This \’Scientist in the Field\’ book was more in-depth than the previous one, and I enjoyed it more. The chapters detail how the author accompanied a team of scientists who were studying the eating habits of octopuses around the island of Moorea. For the duration of her visit they actually spent most of their time looking for octopuses to be their study subjects- they\’re very difficult to find, being excellent at camouflage and hiding in small spaces. Then it all fell into place and on the last day of her trip, they were suddenly finding octopus all over the place. So a lot of the information about octopus in this book is side notes and explanations, but it\’s fascinating regardless. (She mentions briefly the encounters with octopus in public aquariums described in The Soul of an Octopus). The part about how octopus change color (and skin texture) to blend with their surroundings is especially cool. There\’s a lot about other animals sharing the same ocean habitat, as well. And for some reason this book reminded me of those I\’ve read by Eugenie Clark.

Borrowed from the public library.

Rating: 4/5            72 pages, 2015

by Pamela Turner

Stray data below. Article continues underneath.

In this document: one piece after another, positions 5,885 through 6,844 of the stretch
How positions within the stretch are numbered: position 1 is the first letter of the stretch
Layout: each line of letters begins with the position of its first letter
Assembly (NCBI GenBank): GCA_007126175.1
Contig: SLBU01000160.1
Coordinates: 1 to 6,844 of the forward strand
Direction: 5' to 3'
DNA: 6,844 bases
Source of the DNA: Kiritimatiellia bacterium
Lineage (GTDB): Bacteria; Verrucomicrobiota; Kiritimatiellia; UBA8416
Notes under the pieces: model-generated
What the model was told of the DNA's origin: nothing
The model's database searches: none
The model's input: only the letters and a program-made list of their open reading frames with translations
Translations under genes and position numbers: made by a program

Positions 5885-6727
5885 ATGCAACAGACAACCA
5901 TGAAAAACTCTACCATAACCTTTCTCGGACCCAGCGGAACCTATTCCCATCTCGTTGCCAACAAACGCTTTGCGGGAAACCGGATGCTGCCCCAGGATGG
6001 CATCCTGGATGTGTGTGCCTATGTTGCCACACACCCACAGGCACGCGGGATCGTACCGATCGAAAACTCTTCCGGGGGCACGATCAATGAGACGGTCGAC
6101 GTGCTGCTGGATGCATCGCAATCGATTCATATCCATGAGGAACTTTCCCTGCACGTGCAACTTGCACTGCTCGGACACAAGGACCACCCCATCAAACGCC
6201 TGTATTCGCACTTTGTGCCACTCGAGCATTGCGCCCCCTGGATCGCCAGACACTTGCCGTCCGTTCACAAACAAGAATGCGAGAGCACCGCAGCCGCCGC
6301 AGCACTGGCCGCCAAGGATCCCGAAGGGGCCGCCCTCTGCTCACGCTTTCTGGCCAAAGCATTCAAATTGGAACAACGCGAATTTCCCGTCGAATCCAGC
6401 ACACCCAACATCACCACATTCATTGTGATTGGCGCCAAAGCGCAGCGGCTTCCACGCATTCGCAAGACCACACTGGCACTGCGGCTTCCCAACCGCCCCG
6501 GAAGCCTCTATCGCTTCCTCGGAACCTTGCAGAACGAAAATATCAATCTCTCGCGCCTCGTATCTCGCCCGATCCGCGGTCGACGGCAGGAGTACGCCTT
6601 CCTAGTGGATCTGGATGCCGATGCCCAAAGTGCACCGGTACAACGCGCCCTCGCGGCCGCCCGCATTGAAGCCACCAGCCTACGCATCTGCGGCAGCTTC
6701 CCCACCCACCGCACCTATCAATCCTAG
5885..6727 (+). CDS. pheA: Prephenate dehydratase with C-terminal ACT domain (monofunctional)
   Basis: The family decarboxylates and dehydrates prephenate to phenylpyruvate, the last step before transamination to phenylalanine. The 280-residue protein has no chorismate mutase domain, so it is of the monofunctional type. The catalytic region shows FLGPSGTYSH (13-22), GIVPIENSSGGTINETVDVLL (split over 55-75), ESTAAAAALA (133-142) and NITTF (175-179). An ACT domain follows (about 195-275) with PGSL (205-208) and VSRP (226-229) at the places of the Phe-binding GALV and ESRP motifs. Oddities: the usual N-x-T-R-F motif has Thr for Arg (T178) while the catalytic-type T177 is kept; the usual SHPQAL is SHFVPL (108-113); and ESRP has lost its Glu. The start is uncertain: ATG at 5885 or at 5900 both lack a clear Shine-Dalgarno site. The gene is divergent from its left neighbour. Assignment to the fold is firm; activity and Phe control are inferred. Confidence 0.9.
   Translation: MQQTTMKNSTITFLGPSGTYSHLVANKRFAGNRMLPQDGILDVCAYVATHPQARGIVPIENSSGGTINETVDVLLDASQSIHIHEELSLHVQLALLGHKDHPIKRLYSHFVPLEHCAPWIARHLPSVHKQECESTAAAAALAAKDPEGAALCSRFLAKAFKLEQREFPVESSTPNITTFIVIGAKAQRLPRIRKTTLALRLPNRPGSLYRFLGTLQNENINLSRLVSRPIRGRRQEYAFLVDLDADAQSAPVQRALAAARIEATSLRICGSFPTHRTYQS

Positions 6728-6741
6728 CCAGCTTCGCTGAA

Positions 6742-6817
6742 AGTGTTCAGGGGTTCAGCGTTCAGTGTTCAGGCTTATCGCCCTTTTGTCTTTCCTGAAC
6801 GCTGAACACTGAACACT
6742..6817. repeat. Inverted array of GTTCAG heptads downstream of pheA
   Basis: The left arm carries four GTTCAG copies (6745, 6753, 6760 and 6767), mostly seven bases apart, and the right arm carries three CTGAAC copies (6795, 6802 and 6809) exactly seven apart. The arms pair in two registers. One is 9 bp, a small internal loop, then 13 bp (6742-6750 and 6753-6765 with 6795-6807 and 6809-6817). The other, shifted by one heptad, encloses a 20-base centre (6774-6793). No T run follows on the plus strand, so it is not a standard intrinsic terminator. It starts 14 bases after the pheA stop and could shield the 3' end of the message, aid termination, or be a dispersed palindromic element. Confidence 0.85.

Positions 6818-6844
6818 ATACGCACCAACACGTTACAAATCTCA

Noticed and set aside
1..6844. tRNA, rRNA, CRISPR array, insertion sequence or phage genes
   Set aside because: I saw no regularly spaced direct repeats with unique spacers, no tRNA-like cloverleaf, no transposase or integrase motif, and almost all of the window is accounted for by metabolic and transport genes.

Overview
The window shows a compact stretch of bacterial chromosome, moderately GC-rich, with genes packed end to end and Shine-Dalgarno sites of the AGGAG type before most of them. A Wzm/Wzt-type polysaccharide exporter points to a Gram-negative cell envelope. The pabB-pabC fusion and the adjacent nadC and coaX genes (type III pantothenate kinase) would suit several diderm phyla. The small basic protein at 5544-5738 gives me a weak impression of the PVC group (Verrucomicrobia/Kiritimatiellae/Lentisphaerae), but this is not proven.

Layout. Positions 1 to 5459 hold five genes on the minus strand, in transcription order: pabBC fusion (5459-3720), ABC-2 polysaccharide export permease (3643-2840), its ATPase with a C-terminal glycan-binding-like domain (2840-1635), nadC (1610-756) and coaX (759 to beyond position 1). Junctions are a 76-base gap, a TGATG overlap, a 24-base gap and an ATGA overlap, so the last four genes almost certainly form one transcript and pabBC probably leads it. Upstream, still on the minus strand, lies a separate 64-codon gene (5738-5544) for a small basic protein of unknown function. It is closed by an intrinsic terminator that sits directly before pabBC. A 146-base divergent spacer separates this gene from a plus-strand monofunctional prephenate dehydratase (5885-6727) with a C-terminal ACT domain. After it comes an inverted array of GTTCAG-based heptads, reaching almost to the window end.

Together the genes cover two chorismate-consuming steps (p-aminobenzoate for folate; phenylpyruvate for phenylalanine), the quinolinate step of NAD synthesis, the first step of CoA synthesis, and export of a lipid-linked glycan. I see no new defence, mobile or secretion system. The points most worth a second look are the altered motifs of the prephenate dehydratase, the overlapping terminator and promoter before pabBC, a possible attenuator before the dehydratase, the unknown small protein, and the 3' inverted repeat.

This is another of the \”Scientist in the Field\” books, just the level of J-Nonfiction I like reading. While the focus is on marine biologist Amanda Vincent\’s study concerning the impact of fishing and trade on seahorses worldwide, her focus began around one coral reef in the Philippines. Initially the study was to gain knowledge on seahorse reproduction but after talking to many local fisherman to find what they knew about seahorses, she realized their numbers were steadily dropping. She also realized that many local fishers depended on seahorses and other marine life for their livelihood. She expanded her project to change that- educating locals about seahorses and the welfare of the reef in general, advocating to close off certain areas against fishing entirely, implementing plans to repopulate the reef and plant mangroves to protect marginal areas, creating sustainable fishing practices and so on. It\’s all very intertwined, a precise example how the fate of one small creature (there is a pygmy seahorse the size of a pecan!) depends on the choices and actions of many people far away. And of course, there\’s lots of info on the seahorses themselves- charming, intriguing little creatures. I do stare at them in wonder whenever I visit a public aquarium.